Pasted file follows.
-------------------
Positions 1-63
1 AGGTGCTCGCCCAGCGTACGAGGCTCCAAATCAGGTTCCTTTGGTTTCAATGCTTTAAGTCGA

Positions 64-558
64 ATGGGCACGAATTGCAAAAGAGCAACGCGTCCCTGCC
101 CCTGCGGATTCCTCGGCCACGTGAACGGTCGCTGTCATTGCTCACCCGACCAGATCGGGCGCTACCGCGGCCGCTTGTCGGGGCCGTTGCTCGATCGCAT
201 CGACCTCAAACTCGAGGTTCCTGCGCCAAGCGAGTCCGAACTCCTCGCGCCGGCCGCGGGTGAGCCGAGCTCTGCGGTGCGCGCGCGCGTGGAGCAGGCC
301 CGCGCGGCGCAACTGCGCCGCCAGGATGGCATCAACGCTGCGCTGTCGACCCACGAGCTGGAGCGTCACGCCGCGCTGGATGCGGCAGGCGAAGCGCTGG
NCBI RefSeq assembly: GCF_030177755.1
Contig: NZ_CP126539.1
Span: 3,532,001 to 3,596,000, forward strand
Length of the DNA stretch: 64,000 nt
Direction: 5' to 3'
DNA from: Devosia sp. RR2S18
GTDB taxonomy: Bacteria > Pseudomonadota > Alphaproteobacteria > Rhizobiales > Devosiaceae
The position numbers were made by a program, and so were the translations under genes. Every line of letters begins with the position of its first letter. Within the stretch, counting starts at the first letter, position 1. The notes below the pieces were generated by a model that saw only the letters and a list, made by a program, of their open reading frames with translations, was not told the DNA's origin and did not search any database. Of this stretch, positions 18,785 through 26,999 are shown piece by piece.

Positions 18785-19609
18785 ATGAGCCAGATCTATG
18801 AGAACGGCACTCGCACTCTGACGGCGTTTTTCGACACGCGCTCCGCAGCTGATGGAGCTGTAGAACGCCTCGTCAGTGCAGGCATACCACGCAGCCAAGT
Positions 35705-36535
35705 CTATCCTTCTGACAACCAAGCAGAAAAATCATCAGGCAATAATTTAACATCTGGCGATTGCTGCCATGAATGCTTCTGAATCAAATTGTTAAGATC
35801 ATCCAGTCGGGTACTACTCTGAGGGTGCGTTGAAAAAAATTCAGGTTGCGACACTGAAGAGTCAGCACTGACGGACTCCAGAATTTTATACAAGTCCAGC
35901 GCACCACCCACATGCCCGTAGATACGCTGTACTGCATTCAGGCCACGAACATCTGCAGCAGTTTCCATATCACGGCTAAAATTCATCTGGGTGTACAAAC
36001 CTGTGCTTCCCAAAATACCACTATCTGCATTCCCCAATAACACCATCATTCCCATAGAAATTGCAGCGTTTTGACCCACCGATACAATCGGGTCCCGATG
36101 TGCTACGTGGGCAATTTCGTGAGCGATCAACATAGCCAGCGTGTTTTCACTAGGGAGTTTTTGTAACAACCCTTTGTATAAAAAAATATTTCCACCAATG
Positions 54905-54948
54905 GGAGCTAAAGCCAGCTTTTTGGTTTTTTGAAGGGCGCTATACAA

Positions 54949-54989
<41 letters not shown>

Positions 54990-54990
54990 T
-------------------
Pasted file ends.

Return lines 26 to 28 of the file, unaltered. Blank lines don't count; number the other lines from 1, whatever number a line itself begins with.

54905 GGAGCTAAAGCCAGCTTTTTGGTTTTTTGAAGGGCGCTATACAA

Positions 54949-54989
<41 letters not shown>